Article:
The recent news that ivermectin – a drug typically used to treat parasites in livestock – may be used compassionately by humans in the fight against Covid-19 has sparked fears of a possible shortage as well as price hikes of the drug in the agricultural sector.

“A far bigger issue with long-term consequences is the prophylactic use of antibiotics in livestock. This not only threatens the health of the herd but also harms the future profitability of the industry,” says Roelie van Reenen, supply chain executive at Beefmaster Group, a leading specialist supplier of beef products to South African and global markets.

Van Reenen cautions industry role-players to guard the crucial economic role of the livestock industry over the long term, and this starts with practising the safe and responsible use of antibiotics.

Ivermectin is not an antibiotic

Ivermectin is a drug – not an antibiotic – the shortage of which may only be a short-term issue. However, if we do not protect the antibiotics that we currently have at our disposal, which are vital in the treatment of many infectious diseases in livestock, we will be left with very few options with which to treat our animals in future. This will have a major impact on our industry,” says Van Reenen, adding that the irresponsible use of antibiotics is rife in the industry.

Beefmaster Group has long been a proponent of judicious antibiotic use in animals. The Group, which works with both established and commercial farmers to access a variety of cattle for its production needs, is firm that it will not accept cattle from farmers who have prophylactically administered antibiotics to calves and weaners.

Furthermore it has a responsible antibiotic use policy at its feedlot in Christiana and works very closely with animal health experts, who share this view to administer medication to its animals. 

Encouragingly the world is waking up to the importance of responsible antibiotic use in beef production. The Financial Times reports that global fast-food chains, Wendy’s and Taco Bell, were among those who established goals for antibiotic reduction in beef production. Other brands in the beef industry have also set out policies to assess and limit the use of antibiotics in their beef supply chain.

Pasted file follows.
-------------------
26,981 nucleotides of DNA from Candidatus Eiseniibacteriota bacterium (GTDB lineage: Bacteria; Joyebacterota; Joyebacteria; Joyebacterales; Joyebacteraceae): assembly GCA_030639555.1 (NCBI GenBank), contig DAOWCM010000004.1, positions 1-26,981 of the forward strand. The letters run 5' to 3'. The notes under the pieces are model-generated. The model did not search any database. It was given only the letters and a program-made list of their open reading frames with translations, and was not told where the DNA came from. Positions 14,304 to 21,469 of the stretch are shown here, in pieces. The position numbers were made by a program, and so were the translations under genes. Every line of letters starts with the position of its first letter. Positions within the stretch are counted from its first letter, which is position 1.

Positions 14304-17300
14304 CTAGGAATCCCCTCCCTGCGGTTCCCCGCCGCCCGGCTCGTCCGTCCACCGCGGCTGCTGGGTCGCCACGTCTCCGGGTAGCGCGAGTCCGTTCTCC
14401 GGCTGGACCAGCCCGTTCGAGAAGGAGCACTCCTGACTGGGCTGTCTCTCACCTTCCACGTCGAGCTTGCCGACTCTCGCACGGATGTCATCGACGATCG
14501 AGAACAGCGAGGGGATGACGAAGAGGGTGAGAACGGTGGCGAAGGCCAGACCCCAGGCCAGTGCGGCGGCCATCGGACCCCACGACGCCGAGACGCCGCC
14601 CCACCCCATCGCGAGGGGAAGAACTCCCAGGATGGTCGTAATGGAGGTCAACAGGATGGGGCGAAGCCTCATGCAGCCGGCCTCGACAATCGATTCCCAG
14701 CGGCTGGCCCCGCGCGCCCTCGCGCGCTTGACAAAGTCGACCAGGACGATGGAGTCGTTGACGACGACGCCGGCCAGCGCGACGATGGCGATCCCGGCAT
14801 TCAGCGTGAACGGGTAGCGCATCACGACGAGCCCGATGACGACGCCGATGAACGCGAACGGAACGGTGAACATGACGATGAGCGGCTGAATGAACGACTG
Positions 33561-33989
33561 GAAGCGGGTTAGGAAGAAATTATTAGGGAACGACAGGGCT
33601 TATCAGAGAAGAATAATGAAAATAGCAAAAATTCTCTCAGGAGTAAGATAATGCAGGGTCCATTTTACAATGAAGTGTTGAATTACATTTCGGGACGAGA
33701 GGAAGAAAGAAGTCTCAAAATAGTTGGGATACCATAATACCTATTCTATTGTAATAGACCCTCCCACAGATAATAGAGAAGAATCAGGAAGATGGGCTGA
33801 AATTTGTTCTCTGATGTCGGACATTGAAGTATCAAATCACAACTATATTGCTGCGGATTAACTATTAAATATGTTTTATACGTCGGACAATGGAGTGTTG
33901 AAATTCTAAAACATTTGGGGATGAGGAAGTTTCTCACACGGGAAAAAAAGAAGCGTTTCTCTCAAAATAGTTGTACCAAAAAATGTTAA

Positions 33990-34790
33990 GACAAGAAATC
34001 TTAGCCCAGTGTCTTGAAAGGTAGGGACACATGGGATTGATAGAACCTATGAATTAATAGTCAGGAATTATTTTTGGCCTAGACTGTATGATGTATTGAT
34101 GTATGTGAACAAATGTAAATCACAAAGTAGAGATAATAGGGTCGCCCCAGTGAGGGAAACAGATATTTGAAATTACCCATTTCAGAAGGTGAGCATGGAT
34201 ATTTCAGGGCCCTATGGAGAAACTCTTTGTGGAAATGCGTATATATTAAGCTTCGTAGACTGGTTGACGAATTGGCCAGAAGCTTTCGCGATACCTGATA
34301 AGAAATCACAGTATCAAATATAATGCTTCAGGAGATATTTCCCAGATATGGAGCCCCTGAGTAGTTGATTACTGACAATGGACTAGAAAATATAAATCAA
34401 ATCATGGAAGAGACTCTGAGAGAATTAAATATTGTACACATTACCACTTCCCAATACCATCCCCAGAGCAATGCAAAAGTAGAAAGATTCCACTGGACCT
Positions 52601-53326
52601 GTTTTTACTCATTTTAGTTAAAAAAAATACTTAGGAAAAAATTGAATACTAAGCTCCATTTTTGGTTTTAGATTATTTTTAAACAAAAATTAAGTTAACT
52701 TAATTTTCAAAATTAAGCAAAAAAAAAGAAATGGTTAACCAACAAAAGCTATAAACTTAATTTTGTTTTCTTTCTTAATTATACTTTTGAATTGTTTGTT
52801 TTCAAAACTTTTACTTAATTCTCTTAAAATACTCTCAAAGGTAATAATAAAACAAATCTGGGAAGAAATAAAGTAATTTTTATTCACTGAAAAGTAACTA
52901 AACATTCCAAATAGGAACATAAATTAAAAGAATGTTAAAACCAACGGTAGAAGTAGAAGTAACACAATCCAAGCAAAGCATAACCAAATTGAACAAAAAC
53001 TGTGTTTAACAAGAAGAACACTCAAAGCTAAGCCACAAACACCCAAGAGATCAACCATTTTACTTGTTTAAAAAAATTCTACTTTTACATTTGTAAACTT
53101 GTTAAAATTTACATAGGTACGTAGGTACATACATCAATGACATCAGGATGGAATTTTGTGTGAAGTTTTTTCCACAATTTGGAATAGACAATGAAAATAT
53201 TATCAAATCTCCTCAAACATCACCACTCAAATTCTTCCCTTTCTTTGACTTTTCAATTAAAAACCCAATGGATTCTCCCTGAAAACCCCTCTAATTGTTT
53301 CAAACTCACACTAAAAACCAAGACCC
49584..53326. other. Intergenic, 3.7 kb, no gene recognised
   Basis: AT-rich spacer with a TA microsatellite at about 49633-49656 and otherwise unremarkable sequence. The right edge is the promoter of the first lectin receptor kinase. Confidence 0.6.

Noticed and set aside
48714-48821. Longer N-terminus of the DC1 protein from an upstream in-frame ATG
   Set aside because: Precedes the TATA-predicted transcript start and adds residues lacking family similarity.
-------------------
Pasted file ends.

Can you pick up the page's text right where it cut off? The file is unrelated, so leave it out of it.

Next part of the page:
But, says Van Reenen, industry role-players back home need to champion the responsible use of antibiotics. 

Call for a change in approach

“We call on the industry to change the approach from using antibiotics as a management tool to prevent illness to only using it under the guidance of a veterinarian who has been trained in terms of knowing what to use and when to treat sick animals,” says Van Reenen.

“This is because the incorrect use of antibiotics causes antibiotic resistance and limits the opportunity for the meat producer to get a quality product from an animal previously treated with antibiotics. It also leads to the development of resistance to that particular group of antibiotics.”

He explains that use of Schedule 4 drugs in the industry is showing an upward trend and will eventually lead to farmers being unable to treat sick cattle once the bacteria develop resistance to these treatments.

“If the bacterial populations in our cattle develop resistance due to the overuse of antibiotics, we won’t be able to treat diseases effectively because it takes many years to develop a safe and effective antibiotic, and there are no new antibiotic developments even in the research phase for use in production animal medicine,” says Van Reenen. “We need a more holistic approach to the use of antibiotics in animals so that it helps to build herd health, not destroy it.”

Farm to Fork programme promotes safe antibiotic use

The Group has developed a programme called Farm to Fork that aims to educate producers about how to create a healthier herd. The programme uses experienced and qualified veterinarians who are passionate about the safe use of antibiotics to help cattle farmers understand the dangers of the excessive use of antibiotics. The programme aims to, among others, make a meaningful contribution towards reducing the potential for antibiotic resistance in cattle in South Africa. 

“We need everyone to understand that having a healthier herd means being able to have a full, traceable history of the animal. We need transparent herd management. This will help farmers produce quality South African beef that will be superior in the long term. This is because these animals will be far more valuable than those that have been over-exposed to antibiotics, which is the key to access more and better global beef markets,” concludes Van Reenen. – Press release, Beef Master Group